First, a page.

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Moving coil galvanometer working

A moving coil galvanometer works on the principle that a current-carrying coil placed in a magnetic field, experiences a torque. The coil springs along with the radial field ensure the deflection to be proportional to the strength of the current. Created by Mahesh Shenoy.

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Video transcript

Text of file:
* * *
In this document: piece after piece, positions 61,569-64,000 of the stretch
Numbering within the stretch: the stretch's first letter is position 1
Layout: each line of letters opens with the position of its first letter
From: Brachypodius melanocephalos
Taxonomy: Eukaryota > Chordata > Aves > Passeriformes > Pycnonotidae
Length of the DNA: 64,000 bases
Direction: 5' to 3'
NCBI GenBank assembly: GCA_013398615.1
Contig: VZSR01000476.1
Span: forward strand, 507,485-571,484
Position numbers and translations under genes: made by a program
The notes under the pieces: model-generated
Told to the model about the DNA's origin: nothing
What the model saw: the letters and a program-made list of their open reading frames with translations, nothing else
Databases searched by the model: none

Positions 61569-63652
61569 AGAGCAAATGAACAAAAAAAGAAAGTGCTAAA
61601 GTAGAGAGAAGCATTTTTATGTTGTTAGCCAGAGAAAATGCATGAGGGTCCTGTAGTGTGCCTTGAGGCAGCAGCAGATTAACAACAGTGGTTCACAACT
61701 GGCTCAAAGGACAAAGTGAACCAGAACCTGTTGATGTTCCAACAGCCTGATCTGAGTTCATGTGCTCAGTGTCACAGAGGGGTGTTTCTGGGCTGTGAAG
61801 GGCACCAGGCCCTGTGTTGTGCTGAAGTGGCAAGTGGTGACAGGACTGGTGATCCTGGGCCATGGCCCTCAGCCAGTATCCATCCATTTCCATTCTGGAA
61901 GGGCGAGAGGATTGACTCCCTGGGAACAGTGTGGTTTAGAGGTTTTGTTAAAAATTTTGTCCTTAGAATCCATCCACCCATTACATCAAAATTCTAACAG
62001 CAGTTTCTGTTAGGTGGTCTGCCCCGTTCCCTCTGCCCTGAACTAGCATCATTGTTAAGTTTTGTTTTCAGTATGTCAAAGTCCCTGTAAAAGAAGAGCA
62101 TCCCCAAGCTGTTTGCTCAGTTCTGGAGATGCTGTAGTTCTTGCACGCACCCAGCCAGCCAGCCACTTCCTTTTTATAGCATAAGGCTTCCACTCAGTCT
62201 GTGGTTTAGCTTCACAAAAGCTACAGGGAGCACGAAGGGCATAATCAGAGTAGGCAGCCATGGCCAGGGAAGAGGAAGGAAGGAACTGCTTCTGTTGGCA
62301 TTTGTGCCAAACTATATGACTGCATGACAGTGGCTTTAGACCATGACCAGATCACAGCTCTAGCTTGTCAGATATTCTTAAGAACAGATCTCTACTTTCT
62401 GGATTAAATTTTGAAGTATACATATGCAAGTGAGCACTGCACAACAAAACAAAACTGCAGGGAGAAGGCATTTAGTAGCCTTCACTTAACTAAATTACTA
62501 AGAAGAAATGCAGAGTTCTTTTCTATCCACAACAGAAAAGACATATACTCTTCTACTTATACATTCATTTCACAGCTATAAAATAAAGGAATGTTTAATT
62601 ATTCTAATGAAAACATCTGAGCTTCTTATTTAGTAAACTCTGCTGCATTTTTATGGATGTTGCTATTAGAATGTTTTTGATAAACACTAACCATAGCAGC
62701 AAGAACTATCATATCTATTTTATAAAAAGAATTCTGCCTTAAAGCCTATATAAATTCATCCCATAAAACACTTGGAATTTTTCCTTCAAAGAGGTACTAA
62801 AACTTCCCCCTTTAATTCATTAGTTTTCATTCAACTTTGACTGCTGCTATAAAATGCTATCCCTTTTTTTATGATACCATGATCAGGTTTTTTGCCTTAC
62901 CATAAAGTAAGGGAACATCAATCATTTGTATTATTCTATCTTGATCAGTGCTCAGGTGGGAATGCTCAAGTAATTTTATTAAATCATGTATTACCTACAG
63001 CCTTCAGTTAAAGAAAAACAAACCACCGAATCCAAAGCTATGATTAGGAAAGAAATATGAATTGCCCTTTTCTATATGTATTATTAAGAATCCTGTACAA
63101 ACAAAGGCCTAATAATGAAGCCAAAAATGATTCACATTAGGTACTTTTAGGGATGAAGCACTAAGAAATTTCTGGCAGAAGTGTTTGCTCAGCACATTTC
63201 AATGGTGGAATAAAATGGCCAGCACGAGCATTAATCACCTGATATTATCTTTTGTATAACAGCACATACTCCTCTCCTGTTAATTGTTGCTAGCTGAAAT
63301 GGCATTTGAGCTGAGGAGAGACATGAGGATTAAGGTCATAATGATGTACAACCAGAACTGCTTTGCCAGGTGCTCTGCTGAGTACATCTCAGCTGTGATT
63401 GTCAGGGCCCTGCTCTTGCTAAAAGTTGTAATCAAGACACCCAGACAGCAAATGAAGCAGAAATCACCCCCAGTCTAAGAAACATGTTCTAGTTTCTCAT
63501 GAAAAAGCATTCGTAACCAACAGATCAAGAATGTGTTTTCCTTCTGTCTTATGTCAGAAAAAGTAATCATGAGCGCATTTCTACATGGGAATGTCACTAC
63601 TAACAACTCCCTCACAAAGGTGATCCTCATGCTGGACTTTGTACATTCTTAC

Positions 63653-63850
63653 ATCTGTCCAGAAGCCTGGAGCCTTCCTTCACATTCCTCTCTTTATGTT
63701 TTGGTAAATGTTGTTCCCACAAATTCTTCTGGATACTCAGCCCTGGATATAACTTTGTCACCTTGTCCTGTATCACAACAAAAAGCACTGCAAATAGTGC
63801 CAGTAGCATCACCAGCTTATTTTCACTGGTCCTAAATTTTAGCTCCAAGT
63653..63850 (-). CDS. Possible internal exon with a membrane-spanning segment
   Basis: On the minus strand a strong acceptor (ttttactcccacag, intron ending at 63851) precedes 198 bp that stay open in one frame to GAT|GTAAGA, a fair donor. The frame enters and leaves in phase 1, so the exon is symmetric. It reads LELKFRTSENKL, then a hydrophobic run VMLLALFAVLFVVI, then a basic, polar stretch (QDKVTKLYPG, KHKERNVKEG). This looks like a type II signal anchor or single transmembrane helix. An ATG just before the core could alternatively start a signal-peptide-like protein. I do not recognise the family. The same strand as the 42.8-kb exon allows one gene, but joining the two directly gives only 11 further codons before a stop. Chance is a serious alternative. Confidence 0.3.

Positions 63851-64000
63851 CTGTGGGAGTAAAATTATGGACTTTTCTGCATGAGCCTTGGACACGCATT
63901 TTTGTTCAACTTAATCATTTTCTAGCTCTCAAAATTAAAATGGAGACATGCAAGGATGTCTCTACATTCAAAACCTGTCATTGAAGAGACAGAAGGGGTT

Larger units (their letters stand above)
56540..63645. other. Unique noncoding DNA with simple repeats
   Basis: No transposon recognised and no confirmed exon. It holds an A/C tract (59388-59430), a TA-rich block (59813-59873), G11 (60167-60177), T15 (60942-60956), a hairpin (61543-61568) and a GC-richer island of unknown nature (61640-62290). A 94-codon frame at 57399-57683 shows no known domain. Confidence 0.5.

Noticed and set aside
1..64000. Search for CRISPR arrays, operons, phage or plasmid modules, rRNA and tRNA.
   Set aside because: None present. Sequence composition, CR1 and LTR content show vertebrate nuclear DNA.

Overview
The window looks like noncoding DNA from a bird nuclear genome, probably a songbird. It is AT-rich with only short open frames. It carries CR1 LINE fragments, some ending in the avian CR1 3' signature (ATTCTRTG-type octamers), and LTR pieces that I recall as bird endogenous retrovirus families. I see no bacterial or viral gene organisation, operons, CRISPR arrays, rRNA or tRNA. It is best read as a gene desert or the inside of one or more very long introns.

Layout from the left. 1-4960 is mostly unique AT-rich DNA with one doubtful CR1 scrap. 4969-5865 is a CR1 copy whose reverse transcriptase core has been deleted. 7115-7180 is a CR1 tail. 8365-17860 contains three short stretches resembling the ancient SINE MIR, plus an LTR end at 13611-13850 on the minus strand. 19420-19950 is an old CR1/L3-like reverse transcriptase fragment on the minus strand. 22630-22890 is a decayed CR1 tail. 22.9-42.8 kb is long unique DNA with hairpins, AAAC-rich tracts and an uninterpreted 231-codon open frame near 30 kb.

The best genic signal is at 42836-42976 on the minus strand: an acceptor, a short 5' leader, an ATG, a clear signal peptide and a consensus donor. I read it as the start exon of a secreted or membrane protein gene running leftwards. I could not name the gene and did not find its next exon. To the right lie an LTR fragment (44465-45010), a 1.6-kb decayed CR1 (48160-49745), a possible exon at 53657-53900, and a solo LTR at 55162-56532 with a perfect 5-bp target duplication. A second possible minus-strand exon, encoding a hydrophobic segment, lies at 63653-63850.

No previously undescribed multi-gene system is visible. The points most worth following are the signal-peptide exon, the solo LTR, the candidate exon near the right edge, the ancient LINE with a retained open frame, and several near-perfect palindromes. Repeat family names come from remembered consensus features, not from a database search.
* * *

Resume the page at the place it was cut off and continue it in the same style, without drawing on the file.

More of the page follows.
pass current through a galvanometer and the stick turns if you increase the amount of current passing through the galvanometer the stick turns even more showing more current indicating more current but how does passing current through something make a stick tongue well that's exactly what we want to find out in this video the principle behind this moving coil galvanometer is if you take a coil and pass current through it then you'll start producing a magnetic field and this field resembles that of a bar magnet and so we can pretty much assume that this current carrying coil behaves like a bar magnet now keep this between the two poles of an actual magnet you can imagine this is a part of a horseshoe large horseshoe magnet then what will happen well the if you imagine this current carrying coil to be a bar magnet it's not really okay but you're imagining it this way then you can see that the north gets attracted by the south pole towards the right the south gets attracted by the north pole towards the left and therefore the coil tends to turn and there you have it current is making the coil turn now all you have to do is attach a stick to it as an indicator put some markers and we see as you pass current through it that torque is going to make this thing turn turn turn turn and this is where there's a problem this turning will not stop you see as long as there's a as long as there's a current over here the torque exists and the torque will keep on making it turn and so this is a problem for us you see what we would want is that turning to stop at some point we would ideally want that for small currents it will only turn by a small angle and for large currents they should turn by a large angle that's what a galvanometer does right but that's a problem over here that's not happening for any current you put this thing will keep on turning until you get stuck somewhere so that's problem number one for us and if we get rid of that current if we stop the current it'll stop behaving like the magnet so torque disappears and nothing happens now it just stays there it doesn't come back so this is a terrible galvanometer this is problem number two it doesn't spring back so the question now is what do we do how do we improve this so can you think of how do we solve this there are two problems problem number one is let me bring this back first problem is we would want the pointer the coil to stop turning at a particular point depending upon how much current we have for more current we would want it to turn more before stopping that's problem one and the second problem is when you get rid of the current we would want that thing to snap back how do we ensure that can you pause and think a little bit about this all right have you given this a thought well here's the solution we want this to snap back right what what object comes to your mind when it comes to that springs when you stretch a spring it tends to snap back but the springs like these are useful for linear motion here we would want it to snap back turning motion so we would want not normal springs but we would want to use coil springs so these are the two coil springs that we are attaching to because we want this thing to remain stable these ends are fixed and the other end is you know attached to the coil now again if we run a current we now know this acts like a magnet and as a result there is a torque acting on it and this thing tends to turn this way but now as this turns these spring they get coiled look at the springs carefully and as a result the springs tend to uncoil themselves in other words they put a torque in the opposite direction we can call this the counter torque and at one particular point the torque due to the magnetic field and the counter torque balances out and the pointer stays stationary so we solved our first problem now think about what would happen if we were to increase the strength of this current now the coil will act like a stronger bar magnet and as a result the forces between these pole pieces of magnet increases in other words the torque the turning force the torque increases and so the coil now turns more again eventually until the counter torque equals the torque of the magnetic field so for more currents we get more deflection exactly what we wanted and of course if we get rid of the current the torque due to the magnetic field disappears the counter torque brings the coil back and the coil comes back to zero so yay we have our galvanometer we just now have to put this together in a box and construct it and we can start selling it right well not quite there's one last challenge that we need to solve for we need to make sure that this is a linear device what do i mean by that see now we know for more currents we get more deflection but we need to make sure that the amount of deflection is proportional to the current that means if we were to double the current we need to make sure that the deflection doubles only then we will have a linear galvanometer only then this measuring system will work so to put in other words if you pass current through it and say the coil comes to equilibrium in this position let's say by making an angle theta let's imagine that it turned by an angle let's not use theta i will need theta for something else we'll see by turning an angle phi mathematically we need to make sure that the angle phi is proportional to current does that make sense otherwise we don't have a good galvanometer so that if i if my current will double now it should show 10 that means the deflection should become twice this angle should become twice so how do we ensure this is the question and so how do we ensure this well we can do that mathematically we can start by building equations but again how do i how do i start where do i start well i know we're talking about turnings and turnings is about torques we already have torques over here and we know that at equilibrium the torque due to the magnetic field exactly equals the counter torque in magnitude so we can start over there so we can say at equilibrium the counter torque i'll just call that as the tc that's the counter torque must be exactly equal to the torque due to the magnetic field the torque due to the magnetic field i'll use b for magnetic field all right so what does the counter torque depend on well the counter torque depends upon how much the spring twists more the twisting more is the torque and in these springs they are proportional to it so we can say the torque is proportional to the angle of twist which is phi all right or we can also write it is equal to some constant c which that constant will completely depend upon the spring some constant c times phi so this is our counter torque and that at equilibrium should equal to in magnitude they're in opposite direction of course should equal to the torque due to the magnetic field now comes the question what is the torque to the magnetic field equal to this is something that we have talked about in previous videos so i'm not trying to derive this over here so i would like to pause the video and see if you can remember this what is the torque due to the magnetic field depend on all right if you recall the torque is equal to the magnetic moment of this coil m the magnetic moment tells you how strong a magnet behaves like times the magnetic field b times the sine of the angle between the two let's call it angle is theta so the angle between the magnetic field strength so here is our magnetic field strength b and the angle theta is the angle between that magnet let me bring back that magnet if we assumed yeah if you assume the coil to be a magnet then whatever is the angle between the magnet or the pointer and the magnetic field so this is the angle theta and hopefully that makes sense because as the angle becomes smaller and smaller the torque becomes smaller and smaller think about it when the angle becomes zero your bar magnet will be completely horizontal and there'll be no more torque acting on it all right so what is that equal to well what is m equal to the magnetic moment of this particular uh um you know this coil well that is equal to again something we did derived before so i'm not going to try and derive this over here it's going to be equal to the number of magnetic number of turns of the coil times the strength of the current how much current is passing through the coil times the area so this is our magnetic moment times the magnetic field times sine theta and now let's see is our phi so here's our c times phi is our phi proportional to current so we just have to think about whether the rest of the stuff are constants well this is a constant n is a constant i for a given current i is a constant a does not change b is a constant but theta is not a constant as the thing turns as the thing turns theta keeps changing so what we are getting is that for a given current 5 is proportional to i times sine theta in other words this is not a linear device i is not proportional to y but times sine theta so we have a problem we need to fix this and again just to be clear that we are on the same page because this can be confusing what exactly is the problem in our case more current gives us more deflection but we want to make sure if we double the current the deflection should double linear proportionality and right now we are not getting that so in our case doubling the current is not doubling the deflection that's a problem so to fix this mathematically at least we we have to make this a constant which means theta needs to be a constant but how can you do that as the thing turns theta definitely changes so how do we solve for it how do we make sure that this stays a constant the secret is we produce not a linear uniform magnetic field but a radial field so here's what i mean the first change we'll do is we'll change the surface of the poles to make it concave next instead of just coiling the wire around itself we're going to wind it on a cylinder made of soft iron and just so that we can visualize this is what it looks like from the side these are the pole pieces of the magnet this is the cylinder made of soft iron i'll clarify that in a second and this is how we are winding the coil around that and these are the springs and the indicator just as before all right so how does this help it helps in forming a radial magnetic field meaning all the magnetic field lines point towards the center or appear to be coming from a center of course again more questions first of all why does it happen you see the the magnetic poles now that since they are concave the magnetic field at least start out radially right perpendicular to the surface they start out radially and this soft iron core think of it as a material that gets magnetized very easily so the moment there is a current running in this coil it gets magnetized super easily and it starts sucking the magnetic field and that's why the magnetic field sort of gets sucked into it think of it that way and that's why because of the software encode and the concave pole pieces we end up getting a radial magnetic field and if you're interested in looking how how does the magnetic field look lines look like inside inside they look like this of course the magnetic field lines are not in reality radial because they will not otherwise they'll end up intersecting with each other that cannot happen so yes the magnetic field lines will sort of curve like this you can kind of see they are getting sucked in but for all purposes if you look at outside then the magnetic field is radial now okay second question is why why how does this solve the problem over here well think about the magnetic field right now passing through the coil the wires of the coil remember the coil is wound on the outside of that cylindrical core and so i don't care about the magnetic field inside because there are no wires inside so i only have to care about the field that is touching the wire which is over here and over here none of these field lines are touching the wire right now and therefore currently the field that is ex you know exerting a torque on this would be this and if you look at the angle between the magnetic field that is exerting the torque and this needle that angle is now 90 degrees so theta at this position is 90 degrees but what happens when this thing turns let's say it starts turning now it turns turns turns and let's say it comes in this position what happens now well now notice this is no longer the magnetic field that is going through the coil and so that field is no longer producing a torque the torque is produced by now this field this is the field that is in line with the coil and again notice what's the angle between the pointer and the magnetic field line 90 degrees and so hopefully you'll now agree it doesn't matter what the orientation of this pointer is it doesn't matter where it goes we'll always find that the magnetic field that is producing the torque will always be perpendicular to this pointer and therefore theta will always be 90 degrees and so sine 90 will be 1 but more importantly this thing will become a constant and so the radial field when the field is radial radial field ensures theta is always 90 degrees and therefore this thing becomes a constant and we get what we want we get phi proportional to i that means the deflection is proportional to current we have built ourselves a linear galvanometer all right so let's quickly summarize what we learned long story short the whole idea is when you pass current through a coil it behaves like a magnet and when you keep it in an external magnetic field it experiences a torque that twists this coil putting coil springs produces counter torque and when the counter torque equals the torque to the magnetic field the needle comes to equilibrium this ensures that for more current we get more deflection precisely what we wanted but then we saw that this is not a linear device because the torque produced depended on the angle between the needle and the magnetic field which kept changing so to keep the angle constant we introduce concave pole pieces and a cylindrical core of soft iron this ensured that the field was radial making sure that the angle between the field and the pointer always remained 90 degrees this now is a linear galvanometer the deflection is proportional to the current